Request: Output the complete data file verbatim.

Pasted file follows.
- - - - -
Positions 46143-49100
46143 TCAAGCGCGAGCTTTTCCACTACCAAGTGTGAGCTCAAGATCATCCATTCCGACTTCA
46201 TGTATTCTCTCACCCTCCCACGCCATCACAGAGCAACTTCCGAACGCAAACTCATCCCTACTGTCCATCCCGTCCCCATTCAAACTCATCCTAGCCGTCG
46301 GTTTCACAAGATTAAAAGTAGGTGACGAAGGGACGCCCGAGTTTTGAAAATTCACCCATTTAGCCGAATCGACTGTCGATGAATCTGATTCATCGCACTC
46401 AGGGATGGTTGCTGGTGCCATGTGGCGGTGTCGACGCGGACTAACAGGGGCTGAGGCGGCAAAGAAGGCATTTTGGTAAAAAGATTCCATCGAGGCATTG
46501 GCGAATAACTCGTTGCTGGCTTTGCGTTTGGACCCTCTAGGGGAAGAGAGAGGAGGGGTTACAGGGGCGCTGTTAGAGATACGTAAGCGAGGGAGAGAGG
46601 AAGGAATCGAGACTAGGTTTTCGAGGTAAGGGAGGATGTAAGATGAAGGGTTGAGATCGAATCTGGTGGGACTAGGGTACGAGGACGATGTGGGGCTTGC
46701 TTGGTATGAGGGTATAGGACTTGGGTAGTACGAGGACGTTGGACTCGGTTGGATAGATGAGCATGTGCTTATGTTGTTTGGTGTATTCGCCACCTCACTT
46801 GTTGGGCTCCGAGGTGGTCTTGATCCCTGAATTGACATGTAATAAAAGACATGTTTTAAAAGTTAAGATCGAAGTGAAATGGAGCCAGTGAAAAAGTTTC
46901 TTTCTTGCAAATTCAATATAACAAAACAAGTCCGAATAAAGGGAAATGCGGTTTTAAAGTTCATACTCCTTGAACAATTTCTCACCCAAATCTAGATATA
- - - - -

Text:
Positions 46143-49100
46143 TCAAGCGCGAGCTTTTCCACTACCAAGTGTGAGCTCAAGATCATCCATTCCGACTTCA
46201 TGTATTCTCTCACCCTCCCACGCCATCACAGAGCAACTTCCGAACGCAAACTCATCCCTACTGTCCATCCCGTCCCCATTCAAACTCATCCTAGCCGTCG
46301 GTTTCACAAGATTAAAAGTAGGTGACGAAGGGACGCCCGAGTTTTGAAAATTCACCCATTTAGCCGAATCGACTGTCGATGAATCTGATTCATCGCACTC
46401 AGGGATGGTTGCTGGTGCCATGTGGCGGTGTCGACGCGGACTAACAGGGGCTGAGGCGGCAAAGAAGGCATTTTGGTAAAAAGATTCCATCGAGGCATTG
46501 GCGAATAACTCGTTGCTGGCTTTGCGTTTGGACCCTCTAGGGGAAGAGAGAGGAGGGGTTACAGGGGCGCTGTTAGAGATACGTAAGCGAGGGAGAGAGG
46601 AAGGAATCGAGACTAGGTTTTCGAGGTAAGGGAGGATGTAAGATGAAGGGTTGAGATCGAATCTGGTGGGACTAGGGTACGAGGACGATGTGGGGCTTGC
46701 TTGGTATGAGGGTATAGGACTTGGGTAGTACGAGGACGTTGGACTCGGTTGGATAGATGAGCATGTGCTTATGTTGTTTGGTGTATTCGCCACCTCACTT
46801 GTTGGGCTCCGAGGTGGTCTTGATCCCTGAATTGACATGTAATAAAAGACATGTTTTAAAAGTTAAGATCGAAGTGAAATGGAGCCAGTGAAAAAGTTTC
46901 TTTCTTGCAAATTCAATATAACAAAACAAGTCCGAATAAAGGGAAATGCGGTTTTAAAGTTCATACTCCTTGAACAATTTCTCACCCAAATCTAGATATA